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A Two-Headed Reptile Fossil Has Been Discovered in China

By: April Carson

A two-headed young marine reptile has been discovered by scientists. It lived alongside dinosaurs when they roamed the Earth.

Scientists have discovered a two-headed "dragon" from 145 million years ago that sounds like something out of mythology.

In China, they've discovered a fetus of a baby reptile with two distinct heads and necks. It is considered to be the first example of a creature evolving in such an odd manner.

Researcher Lida Xing of the China University of Geosciences in Beijing said that it was "a new type of chimera" - an organism with two different sets of DNA.

The creature, which would have been about 30cm long when fully grown, is thought to have been part of a group known as thalattosaurs. This is a primitive group of marine reptiles that first appeared in the early Jurassic period.

While it's not clear how this creature would have survived in the wild, Xing and his colleagues believe that it may have been born with two heads but only one body.

This is an extraordinary discovery, and one that will surely lead to more questions than answers. But it's a fascinating glimpse into the odd and wonderful world of reptiles.

The discovery, reported in the February 22 issue of the journal Biology Letters, is the first known case of a well-known birth defect called axial bifurcation in living reptiles. When an embryo is harmed and some body parts double up, this occurs.

Buffetaut and his coworkers discovered the bones in the Yixian Formation of northeastern China, a famous fossil trove containing feathered dinosaur and early bird fossils. Hyphalosaurus lingyuanensis , which died at a young age during the Cretaceous period 120 million years ago, was an arboreal hypsilophodontid reptile that lived during the twilight of dinosaur dominance.

The scientists noted that the bones of H. lingyuanensis were "strongly reminiscent" of those seen in two other species of dinosaurs: Scutellosaurus and Agilisaurus . These herbivores had a similar body plan to H. lingyuanensis , with a long tail and neck, but they didn't have any close relatives. That suggests that axial bifurcation might have been more common among early dinosaurs than previously thought.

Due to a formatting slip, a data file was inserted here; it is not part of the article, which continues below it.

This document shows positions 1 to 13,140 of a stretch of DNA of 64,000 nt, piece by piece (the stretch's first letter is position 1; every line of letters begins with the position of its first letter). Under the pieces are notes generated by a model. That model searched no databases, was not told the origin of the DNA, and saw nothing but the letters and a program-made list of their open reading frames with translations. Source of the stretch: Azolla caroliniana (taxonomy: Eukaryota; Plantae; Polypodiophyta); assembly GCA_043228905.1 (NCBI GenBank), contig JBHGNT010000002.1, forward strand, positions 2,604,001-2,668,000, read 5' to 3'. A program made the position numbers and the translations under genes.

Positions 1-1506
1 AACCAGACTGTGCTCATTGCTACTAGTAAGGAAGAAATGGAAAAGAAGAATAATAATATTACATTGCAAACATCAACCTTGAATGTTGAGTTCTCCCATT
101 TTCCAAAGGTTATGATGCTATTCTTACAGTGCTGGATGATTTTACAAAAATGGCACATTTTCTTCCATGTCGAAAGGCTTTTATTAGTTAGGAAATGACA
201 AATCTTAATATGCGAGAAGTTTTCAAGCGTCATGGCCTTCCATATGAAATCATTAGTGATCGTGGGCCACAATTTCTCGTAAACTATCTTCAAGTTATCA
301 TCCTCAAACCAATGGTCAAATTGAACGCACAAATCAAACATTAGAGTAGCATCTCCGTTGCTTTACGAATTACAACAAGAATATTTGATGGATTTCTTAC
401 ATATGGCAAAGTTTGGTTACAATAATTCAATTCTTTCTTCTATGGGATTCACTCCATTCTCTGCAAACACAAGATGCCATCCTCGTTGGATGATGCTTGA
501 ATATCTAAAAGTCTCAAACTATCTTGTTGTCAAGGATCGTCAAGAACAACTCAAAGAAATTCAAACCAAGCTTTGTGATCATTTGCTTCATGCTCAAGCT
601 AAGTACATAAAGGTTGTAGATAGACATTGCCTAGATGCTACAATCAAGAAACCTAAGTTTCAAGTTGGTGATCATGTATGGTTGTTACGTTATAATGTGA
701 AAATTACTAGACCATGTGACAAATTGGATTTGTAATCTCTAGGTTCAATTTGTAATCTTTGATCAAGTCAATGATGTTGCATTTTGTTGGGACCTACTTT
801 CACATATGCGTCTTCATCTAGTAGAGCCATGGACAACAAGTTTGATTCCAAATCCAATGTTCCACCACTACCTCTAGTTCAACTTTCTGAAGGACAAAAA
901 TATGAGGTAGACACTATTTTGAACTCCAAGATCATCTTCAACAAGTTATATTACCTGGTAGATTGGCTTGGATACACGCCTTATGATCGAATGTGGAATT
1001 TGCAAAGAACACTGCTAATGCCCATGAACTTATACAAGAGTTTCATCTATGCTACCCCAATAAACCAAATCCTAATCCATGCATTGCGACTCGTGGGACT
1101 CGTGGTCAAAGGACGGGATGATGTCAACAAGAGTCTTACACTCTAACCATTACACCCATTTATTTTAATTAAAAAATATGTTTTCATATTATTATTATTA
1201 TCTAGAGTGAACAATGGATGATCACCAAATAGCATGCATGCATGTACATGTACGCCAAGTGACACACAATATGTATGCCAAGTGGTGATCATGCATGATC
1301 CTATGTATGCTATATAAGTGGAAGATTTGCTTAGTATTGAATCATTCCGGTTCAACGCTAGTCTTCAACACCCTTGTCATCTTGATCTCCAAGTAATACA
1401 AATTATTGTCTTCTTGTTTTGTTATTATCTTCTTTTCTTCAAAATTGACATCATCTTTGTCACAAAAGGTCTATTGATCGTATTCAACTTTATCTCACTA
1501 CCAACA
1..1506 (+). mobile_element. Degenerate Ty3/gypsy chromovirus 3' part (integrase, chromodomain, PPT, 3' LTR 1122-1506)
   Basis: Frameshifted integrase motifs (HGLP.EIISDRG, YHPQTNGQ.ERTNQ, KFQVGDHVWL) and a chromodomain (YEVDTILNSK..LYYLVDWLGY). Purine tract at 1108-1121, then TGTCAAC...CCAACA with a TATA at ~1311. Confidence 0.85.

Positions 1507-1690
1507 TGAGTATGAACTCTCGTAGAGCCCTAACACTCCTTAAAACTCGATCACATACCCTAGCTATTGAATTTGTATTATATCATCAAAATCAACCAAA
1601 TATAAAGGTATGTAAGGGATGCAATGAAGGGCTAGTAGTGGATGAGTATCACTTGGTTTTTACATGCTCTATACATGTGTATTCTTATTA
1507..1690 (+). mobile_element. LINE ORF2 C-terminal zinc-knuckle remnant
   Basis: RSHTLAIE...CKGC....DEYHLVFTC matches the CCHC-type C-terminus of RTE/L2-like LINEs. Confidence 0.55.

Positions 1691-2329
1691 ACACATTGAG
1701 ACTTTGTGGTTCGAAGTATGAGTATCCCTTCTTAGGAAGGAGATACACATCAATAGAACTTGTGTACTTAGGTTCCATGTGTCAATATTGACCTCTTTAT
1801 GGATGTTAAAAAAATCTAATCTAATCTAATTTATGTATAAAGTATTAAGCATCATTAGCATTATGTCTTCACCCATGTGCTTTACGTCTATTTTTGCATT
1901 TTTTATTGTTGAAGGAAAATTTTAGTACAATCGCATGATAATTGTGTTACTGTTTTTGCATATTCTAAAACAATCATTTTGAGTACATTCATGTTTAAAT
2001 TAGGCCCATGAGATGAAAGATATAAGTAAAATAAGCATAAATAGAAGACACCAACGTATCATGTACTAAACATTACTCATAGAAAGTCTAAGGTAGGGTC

While Hyphalosaurus was a reptile, it was not a dinosaur. Rather, it belonged to the group of primitive aquatic and semi-aquatic organisms known as choristoderes. Some choristoderes resembled tiny plesiosaurs with barrel-shaped bodies, short tails, paddle-like limbs, and in some cases long serpentine necks—slightly like the mythical Loch Ness monster.

The last category of choristoderes was Hyphalosaurus, which is where the two-headed fossil belonged. An adult Hyphalosaurus might reach three feet in length and would have resembled a fetal Nessie, although it was only three inches long.

“However,” Buffetaut said, “the limbs were not flipper-like as in plesiosaurs. They were more lizard-like than plesiosaur limb-shaped. ”

This two-headed choristodere was a juvenile, and would have been even smaller than an adult Hyphalosaurus. Its neck was short, only about as long as its body, and its limbs were splayed out to the sides.

The exact cause of death is unknown. “It appears to have been a hatchling, and maybe it was stillborn,” Buffetaut said. “Anyhow, it didn't last long.”

The newborn Hyphalosaurus species not only had two heads; it also had two necks. This sort of abnormality is uncommon, but it's well known among modern-day reptiles, such as lizards, snakes, turtles, and tortoises.

“Most of these animals die in the egg or shortly after hatching, but a few make it to adulthood,” Buffetaut said.

Sheep, calves, and kittens are examples of two-headed mammals who live a shorter life span than their single-headed counterparts.

“Due to their simpler brains and actions, two-headed reptiles may survive for a while. They have less sophisticated brains and behaviors than birds or mammals, which might explain why they last so long.” Buffetaut added.

The Environmental Protection Agency (EPA) recently released its first ever “National Water Reuse Strategy,” which outlines a plan to increase water recycling in the United States.

This finding could help scientists better understand how such creatures evolve.

What's most fascinating about this discovery is that each head had its own brain, making this the first known example of a "bisected brain."

The findings were published in the journal Science Advances.

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About the Blogger:

April Carson is the daughter of Billy Carson. She received her bachelor's degree in Social Sciences from Jacksonville University, where she was also on the Women's Basketball team. She now has a successful clothing company that specializes in organic baby clothes and other items. Take a look at their most popular fall fashions on

To read more of April's blogs, check out her website! She publishes new blogs on a daily basis, including the most helpful mommy advice and baby care tips! Follow on IG @bossbabymav



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